Makar or Poet?
The word ‘Makar’ has a whole different set of meanings than ‘Poet’. For a start it is free of all the Romantic associations we inherited from Wordsworth and Keats and Shelley and so on who endowed us, whether they intended to or not, with a legacy of the poet as a uniquely sensitive artist with a (typically tragic) sense of his own importance as an artist. From ‘poet’ we get ‘poetic’: beautiful and imaginative language – another legacy of the Romantics.
‘Makar’ is much more down-to-earth. Perhaps it is in the root of the word in ‘make’, a word which has always existed in one form or another throughout the entire history of the language. ‘Poet’ comes from the Greek where it means much the same as ‘Makar’ – creator, maker, composer. But we tend to regard words that are derived from Latin or Greek as being prettier, or more erudite, or of higher value in our culture than words which come from Anglo-Saxon roots.
‘Makar’ places the writer of verse more on a par with carpenters and blacksmiths, rather than the Muse. It implies that writing verse is a craft (another Saxon word) that can be learned like any other through apprenticeship and lots of practice, rather than some kind of divine gift that only an elite few can have. It implies hard work rather than inspiration. Not that Wordsworth, Keats and Shelley et al didn’t work hard to learn their craft, merely that the English word ‘poet’ has for us certain mystical associations that the Romantics helped to create. The closest word in English to ‘makar’ isn’t ‘poet’, but ‘wordsmith’ – a person who forges verse through the diligent application of skill.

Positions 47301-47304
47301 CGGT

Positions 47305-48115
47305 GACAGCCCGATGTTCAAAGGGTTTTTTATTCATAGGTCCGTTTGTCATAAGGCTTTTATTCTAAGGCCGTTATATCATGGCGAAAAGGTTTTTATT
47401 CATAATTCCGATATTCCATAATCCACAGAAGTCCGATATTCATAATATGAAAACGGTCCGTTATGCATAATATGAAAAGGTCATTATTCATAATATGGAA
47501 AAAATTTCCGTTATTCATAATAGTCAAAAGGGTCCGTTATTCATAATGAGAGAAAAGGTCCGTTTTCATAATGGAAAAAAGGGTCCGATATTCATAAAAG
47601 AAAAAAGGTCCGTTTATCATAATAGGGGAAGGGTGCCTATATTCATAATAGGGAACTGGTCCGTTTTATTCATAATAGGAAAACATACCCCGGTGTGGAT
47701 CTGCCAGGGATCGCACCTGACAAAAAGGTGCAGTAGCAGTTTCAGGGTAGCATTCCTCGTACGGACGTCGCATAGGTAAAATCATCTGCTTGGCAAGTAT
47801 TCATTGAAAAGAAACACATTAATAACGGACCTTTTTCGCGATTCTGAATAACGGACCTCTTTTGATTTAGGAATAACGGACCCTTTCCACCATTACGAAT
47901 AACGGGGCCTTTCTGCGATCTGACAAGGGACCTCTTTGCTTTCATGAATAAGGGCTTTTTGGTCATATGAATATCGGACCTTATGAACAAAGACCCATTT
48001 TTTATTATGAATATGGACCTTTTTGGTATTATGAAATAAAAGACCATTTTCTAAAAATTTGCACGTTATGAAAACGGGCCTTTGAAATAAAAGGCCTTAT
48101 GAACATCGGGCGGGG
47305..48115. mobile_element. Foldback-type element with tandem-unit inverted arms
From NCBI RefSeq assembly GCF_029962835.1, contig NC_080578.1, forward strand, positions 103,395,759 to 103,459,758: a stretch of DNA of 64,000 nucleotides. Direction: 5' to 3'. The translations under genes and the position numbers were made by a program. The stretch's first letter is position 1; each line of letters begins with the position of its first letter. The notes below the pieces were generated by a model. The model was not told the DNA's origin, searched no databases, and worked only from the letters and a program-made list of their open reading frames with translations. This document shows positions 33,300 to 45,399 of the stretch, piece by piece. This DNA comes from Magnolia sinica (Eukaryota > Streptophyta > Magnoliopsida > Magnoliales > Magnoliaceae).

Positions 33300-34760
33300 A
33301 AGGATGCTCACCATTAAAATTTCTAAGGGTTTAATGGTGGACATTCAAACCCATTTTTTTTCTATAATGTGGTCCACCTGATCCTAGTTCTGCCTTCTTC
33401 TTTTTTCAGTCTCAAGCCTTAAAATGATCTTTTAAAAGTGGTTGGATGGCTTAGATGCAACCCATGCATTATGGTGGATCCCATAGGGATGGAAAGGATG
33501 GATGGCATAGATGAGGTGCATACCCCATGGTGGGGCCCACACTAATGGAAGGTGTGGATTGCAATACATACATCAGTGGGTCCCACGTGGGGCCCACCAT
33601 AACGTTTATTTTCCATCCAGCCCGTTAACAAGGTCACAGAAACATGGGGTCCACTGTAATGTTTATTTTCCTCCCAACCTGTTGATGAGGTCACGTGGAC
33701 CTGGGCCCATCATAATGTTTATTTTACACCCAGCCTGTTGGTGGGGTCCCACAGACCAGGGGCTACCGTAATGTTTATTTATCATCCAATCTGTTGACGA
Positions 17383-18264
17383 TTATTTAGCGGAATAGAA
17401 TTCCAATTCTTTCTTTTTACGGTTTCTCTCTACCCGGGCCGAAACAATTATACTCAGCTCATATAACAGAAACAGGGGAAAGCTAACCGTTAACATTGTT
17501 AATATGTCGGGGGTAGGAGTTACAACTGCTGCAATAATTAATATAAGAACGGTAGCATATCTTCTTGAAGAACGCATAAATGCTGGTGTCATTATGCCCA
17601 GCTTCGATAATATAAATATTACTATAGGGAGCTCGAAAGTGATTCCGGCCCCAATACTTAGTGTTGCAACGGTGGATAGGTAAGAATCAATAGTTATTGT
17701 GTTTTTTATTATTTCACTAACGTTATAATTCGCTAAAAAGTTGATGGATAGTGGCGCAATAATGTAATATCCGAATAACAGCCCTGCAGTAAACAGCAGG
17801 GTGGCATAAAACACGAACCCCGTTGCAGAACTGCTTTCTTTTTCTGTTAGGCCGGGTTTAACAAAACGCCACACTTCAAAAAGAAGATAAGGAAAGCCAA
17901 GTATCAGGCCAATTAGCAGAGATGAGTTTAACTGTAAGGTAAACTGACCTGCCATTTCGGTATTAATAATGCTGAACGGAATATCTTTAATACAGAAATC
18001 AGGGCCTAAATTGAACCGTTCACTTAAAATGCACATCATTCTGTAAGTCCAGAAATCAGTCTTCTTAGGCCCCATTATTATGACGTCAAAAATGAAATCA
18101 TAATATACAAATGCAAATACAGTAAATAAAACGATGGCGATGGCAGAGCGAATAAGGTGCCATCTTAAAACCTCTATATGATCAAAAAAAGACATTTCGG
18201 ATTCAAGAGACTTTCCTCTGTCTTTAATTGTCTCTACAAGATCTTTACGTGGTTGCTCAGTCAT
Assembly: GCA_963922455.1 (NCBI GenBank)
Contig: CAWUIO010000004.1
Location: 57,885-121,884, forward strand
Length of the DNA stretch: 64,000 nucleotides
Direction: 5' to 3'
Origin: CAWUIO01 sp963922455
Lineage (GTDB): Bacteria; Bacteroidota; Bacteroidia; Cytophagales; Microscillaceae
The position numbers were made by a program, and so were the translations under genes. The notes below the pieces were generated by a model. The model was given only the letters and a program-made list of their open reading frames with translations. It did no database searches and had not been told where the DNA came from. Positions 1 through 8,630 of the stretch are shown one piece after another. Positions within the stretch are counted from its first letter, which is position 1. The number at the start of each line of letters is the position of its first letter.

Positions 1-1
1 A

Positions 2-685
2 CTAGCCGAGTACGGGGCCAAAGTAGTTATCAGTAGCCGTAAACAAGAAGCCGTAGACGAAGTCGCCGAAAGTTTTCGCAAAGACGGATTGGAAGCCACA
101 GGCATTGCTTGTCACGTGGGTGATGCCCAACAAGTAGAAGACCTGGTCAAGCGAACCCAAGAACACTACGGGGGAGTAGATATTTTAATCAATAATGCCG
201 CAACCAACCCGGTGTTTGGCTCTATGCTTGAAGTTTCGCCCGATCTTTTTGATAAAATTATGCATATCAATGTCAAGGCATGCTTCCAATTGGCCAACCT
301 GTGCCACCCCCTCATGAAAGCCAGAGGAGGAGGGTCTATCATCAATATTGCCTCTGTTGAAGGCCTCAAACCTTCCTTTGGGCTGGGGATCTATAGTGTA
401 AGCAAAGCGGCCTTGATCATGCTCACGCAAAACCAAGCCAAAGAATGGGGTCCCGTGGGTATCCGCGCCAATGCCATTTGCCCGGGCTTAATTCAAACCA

Traditionally the three great Makars in Scottish literature are Robert Henryson, William Dunbar and Gavin Douglas. Often when some modern critics and academics refer to the Makars they mean these guys. But the word ‘makar’ enjoyed a period of rehabilitation during the Scottish literary renaissance in the early 20th century when Hugh MacDiarmid, Robert Garioch, William Souter and others sought to reinvigorate the Scots language and poetic tradition. They too became known as makars.
For a while the word was used in a derogatory sense (a cartoon by Tom Leonard reads: “Makars’ Society: Gran’ meetin’ the nicht tae decide the spellin’ o’ this poster” Intimate Voices, 1984) and it is true that MacDiarmid et al unwittingly took Scottish literature down a bit of a cul-de-sac of pedantic squabbling over precise definitions of words, and what was authentically Scots and what wasn’t. Fortunately, the work of poets like Tom Leonard, Edwin Morgan, Carol-Anne Duffy, Liz Lochhead and countless others have taken Scottish poetry on a more outward-looking, international course in the late 20th century and into the 21st century.
Nowadays, we are not so caught up with ourselves and questions about national identity and cultural differentiation – devolution in 1999 has made us feel more secure about being Scottish. Now we are able to apply the word ‘makar’ confidently and unselfconsciously to the men and women throughout Scotland’s enormously rich literary history who took common, and uncommon, words and made them into works of great and lasting value.